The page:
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DAYS 25-28 ......................................................................................................................................................... FROM LEES FERRY TO NEARLY TO CEDAR RIDGE

Friday, July 22, 2016

Yesterday and Today - Hillsdale (Day 16)


I received this flash drive as a birthday present.  See Below


September 17, 1884 - Panguitch to Hillsdale* (nooned) to a Meadow (Asay Creek ?)

Day 16 of 44 - (Week 3)
Panguitch to Meadow = 21 Miles (abt) (Total Miles = 310 Miles)
Total Trip Average Miles Per Day = 19.4: Average Miles Per Day - Week 3 = 14.8


September 17 - 18, 1884
September 16 - 17, 1884






















Note:  Charles added a separate line in his journal with the day of the week and the date for easier reading.  Remember you can click on the green highlight for further information. 

Original Journal Entry
"Wednesday Sep 17 - Traveled 10 miles to Hillsdale which is a very ugly looking place - frost has taken all their crops, went a little ways south of Hillsdale - nooned - Drove about 11 miles in afternoon - turned out on good feed."

Final Journal Entry
"Sept. 17 traveled 10 miles to Hillsdale - very ugly place - frost in July killed everything - nooned south of Hillsdale - drove 11 miles in afternoon, good feed."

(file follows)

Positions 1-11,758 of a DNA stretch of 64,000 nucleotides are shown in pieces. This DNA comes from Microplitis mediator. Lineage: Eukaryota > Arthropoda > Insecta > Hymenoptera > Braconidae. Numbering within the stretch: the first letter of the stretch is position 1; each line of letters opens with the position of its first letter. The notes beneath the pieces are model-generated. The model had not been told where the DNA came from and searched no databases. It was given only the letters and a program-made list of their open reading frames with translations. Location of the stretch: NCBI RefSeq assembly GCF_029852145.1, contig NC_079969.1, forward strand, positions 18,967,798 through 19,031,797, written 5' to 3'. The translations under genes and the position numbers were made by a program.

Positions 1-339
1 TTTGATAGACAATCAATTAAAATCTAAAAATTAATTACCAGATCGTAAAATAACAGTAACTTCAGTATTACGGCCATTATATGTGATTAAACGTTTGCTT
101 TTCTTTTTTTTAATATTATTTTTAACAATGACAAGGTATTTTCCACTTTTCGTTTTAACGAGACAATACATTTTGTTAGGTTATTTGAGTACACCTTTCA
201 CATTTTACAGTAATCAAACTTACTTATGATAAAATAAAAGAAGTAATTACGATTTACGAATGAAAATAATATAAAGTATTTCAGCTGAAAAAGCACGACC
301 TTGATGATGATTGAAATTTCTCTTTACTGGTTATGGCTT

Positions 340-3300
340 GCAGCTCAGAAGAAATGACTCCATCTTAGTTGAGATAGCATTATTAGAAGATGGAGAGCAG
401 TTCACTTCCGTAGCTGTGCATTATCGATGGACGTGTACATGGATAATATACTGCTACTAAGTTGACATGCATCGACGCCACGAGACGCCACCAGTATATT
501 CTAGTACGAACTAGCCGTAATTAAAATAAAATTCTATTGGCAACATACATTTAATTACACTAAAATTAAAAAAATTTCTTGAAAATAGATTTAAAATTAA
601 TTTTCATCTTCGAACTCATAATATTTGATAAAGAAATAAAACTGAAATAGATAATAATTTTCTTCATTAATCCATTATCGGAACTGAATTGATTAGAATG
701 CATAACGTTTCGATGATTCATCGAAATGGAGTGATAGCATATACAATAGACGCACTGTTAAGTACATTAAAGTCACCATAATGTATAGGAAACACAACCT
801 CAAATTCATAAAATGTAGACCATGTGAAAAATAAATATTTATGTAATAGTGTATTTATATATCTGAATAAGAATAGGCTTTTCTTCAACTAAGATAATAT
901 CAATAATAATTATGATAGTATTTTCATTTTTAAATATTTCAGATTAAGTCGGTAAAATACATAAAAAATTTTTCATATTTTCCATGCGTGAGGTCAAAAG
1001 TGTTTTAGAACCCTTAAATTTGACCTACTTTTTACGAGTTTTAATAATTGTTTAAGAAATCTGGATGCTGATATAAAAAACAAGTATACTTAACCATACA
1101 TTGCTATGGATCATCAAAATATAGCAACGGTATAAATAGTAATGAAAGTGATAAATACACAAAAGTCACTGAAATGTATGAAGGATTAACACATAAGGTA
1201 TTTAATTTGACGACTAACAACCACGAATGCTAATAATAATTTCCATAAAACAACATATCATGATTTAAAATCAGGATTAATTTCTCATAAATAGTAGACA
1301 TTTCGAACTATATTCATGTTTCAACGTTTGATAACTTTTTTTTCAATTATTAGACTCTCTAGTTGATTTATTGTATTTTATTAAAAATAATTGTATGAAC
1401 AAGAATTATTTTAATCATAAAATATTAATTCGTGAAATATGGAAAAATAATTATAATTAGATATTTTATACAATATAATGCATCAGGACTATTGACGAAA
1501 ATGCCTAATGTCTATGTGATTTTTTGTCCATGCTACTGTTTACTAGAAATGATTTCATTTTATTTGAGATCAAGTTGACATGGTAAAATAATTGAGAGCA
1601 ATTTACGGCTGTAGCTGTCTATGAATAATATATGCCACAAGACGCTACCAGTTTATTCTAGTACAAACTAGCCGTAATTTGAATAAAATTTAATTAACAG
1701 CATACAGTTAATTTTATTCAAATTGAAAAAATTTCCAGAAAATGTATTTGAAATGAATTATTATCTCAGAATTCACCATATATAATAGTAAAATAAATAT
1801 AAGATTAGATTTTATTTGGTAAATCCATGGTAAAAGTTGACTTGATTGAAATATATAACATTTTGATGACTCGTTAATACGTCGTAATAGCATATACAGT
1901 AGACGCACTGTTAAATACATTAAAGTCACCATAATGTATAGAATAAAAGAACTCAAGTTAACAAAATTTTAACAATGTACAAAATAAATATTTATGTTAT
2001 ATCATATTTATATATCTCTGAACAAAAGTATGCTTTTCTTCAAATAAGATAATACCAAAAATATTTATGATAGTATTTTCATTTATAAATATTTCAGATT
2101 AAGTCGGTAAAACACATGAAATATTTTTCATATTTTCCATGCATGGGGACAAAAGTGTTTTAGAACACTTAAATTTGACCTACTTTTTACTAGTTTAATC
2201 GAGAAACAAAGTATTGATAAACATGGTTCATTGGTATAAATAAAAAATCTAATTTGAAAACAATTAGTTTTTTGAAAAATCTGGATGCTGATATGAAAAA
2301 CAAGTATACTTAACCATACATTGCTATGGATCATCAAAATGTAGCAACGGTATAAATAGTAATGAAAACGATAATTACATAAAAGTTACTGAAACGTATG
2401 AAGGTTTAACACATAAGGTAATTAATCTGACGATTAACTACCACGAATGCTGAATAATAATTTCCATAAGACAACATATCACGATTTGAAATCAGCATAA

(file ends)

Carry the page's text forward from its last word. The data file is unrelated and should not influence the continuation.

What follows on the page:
The Anderson family were in Hillsdale after a killing frost in July.  I was there in July, but when it was warm and this time Summer was very evident.


Looking Back


Charles said Hillsdale was "A very ugly looking place."  An early frost in July had killed everything.
This is how the area might have looked to them.














"Practically deserted the haunting charms of a previous life to the town of Hillsdale lie in the abandoned schoolhouse................, rustic log houses with sheds and barns adorning the property, and a cemetery on a hill that can be seen from the highway."

"Hillsdale got its start when Joel Hills Johnson and George Deliverance Wilson started a saw mill in the 1870s.  they were soon joined by about thirty families.  Over the years, the quaint town eventually fell silent as residents began to move away from the difficult climate and overlapping land claims.  It's now known as one of Utah's own ghost towns". (click link)


The old graveyard


Hillsdale Today

What a difference a "few years" can make.  This is a beautiful area today.



   
























Meet the Gunn Family



The Gunn family own property near Hillsdale
Terry and Wendy Gunn.  They own the  Cliff Dweller's Lodge near Soap Creek,
 a stopping place on "The Honeymoon Trail," which this blog will visit later.
Their son, Troy, fishing on the property near Hillsdale
 with the family dog, Boomer, a Boykin Spaniel

July 9 -  Happy Birthday From Terry Gunn


On my visit to Hillsdale, Terry Gunn gave me this flash drive on my birthday.
  It has the inscriptions of some names carved on the rocks at Navajo Springs and
 Willow Springs on the Honeymoon Trail.  Future posts will highlight these places.